In the Guidepost Solutions report, Patterson was described as obstinate, refusing to cooperate with Guidepost investigators or yield documents from his time as SBC president that would have been pertinent to the investigation.
“In addition, I have informed our Board of Trustees for my intention to present a recommendation to them at their October Board meeting to have Patterson Hall renamed,” Akin wrote.
The Paige and Dorothy Patterson Hall was dedicated in 2008 and named in honor of the former seminary president and his wife. The facility houses classrooms and a number of offices.
“I am appreciative for the role that Dr. Patterson played in changing the theological direction and mission of Southeastern,” Akin went on to say. “However, the report released by the Sexual Abuse Task Force led me to the conclusion that I had already been weighing for some time. I do not believe it is proper to leave the Patterson name associated with the building.”
“I have counted both of these men as friends and mentors in ministry. But most of all I want to honor King Jesus, promote holiness in all aspects of one’s walk, and care for hurting brothers and sisters in Christ,” Akin wrote.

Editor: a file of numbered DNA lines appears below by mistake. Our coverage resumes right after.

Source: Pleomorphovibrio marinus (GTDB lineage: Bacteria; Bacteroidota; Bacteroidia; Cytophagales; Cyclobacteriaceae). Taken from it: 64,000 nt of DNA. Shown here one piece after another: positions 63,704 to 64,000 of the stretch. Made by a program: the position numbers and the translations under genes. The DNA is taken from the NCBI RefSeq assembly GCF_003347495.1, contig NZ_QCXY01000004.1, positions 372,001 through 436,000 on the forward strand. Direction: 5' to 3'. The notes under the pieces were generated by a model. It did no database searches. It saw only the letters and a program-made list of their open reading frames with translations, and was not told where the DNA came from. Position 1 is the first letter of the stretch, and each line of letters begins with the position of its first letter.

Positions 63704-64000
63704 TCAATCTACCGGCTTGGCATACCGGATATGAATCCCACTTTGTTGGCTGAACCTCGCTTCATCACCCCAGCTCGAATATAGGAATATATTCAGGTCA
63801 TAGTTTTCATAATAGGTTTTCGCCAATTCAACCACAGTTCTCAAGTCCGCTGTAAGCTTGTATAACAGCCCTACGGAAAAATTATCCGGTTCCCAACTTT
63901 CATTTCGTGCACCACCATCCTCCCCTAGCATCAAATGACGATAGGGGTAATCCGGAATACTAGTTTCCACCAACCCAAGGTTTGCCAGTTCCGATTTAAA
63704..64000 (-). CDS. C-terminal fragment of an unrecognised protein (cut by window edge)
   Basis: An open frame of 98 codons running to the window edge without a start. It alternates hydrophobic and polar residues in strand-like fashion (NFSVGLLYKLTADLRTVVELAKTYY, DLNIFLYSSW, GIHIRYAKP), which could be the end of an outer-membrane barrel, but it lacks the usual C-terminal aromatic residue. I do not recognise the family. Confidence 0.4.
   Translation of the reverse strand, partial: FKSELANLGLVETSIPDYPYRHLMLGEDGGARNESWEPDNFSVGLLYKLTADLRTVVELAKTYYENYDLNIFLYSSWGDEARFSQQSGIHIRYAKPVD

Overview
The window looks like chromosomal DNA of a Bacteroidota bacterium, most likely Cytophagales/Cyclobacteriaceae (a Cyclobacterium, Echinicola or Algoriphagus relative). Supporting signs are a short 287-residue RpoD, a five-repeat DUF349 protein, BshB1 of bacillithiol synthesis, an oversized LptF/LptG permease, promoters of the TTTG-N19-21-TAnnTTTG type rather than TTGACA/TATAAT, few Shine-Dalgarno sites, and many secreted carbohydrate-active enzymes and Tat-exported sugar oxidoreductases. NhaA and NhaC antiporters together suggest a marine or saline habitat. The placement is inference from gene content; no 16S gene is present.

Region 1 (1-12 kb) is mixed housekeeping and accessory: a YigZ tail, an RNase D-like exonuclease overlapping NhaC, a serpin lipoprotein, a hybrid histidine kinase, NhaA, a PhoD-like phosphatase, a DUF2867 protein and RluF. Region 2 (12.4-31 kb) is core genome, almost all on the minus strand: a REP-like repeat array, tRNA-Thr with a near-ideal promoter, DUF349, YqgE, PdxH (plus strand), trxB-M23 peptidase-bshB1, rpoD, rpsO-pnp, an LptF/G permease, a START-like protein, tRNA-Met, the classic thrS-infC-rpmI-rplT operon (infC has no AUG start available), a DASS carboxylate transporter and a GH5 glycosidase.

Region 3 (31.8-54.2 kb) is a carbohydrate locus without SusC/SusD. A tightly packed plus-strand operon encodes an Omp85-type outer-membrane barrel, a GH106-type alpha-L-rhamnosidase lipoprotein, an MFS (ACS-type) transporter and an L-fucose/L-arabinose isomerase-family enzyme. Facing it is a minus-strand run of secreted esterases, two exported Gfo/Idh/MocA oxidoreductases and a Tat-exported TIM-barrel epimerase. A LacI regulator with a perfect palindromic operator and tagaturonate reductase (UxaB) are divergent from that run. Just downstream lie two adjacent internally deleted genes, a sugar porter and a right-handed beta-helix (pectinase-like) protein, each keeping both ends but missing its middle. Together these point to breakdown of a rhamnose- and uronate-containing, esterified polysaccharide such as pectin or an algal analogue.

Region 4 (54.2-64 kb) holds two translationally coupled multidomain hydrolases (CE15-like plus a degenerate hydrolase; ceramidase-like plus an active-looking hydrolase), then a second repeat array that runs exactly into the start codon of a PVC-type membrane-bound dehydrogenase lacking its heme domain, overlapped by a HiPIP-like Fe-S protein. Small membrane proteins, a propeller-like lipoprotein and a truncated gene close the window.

Many were quick to laud the decision to remove the Hunt and Patterson names from SEBTS campus life.
“It is, perhaps, one of the boldest and courageous actions I have seen a leader in the SBC make in the history of the denomination,” one person said. “Dr Akin’s leadership in this way is admirable and historic.”
“THIS is leadership,” said another.
On the other hand, while some were thankful for SEBTS’s decision to stand with sexual abuse survivors by removing the names of those implicated in abuse from their programs and facilities, they also pointed out that a contrasting decision was made at Southern Baptist Theological Seminary (SBTS), the SBC’s flagship seminary, just two years prior.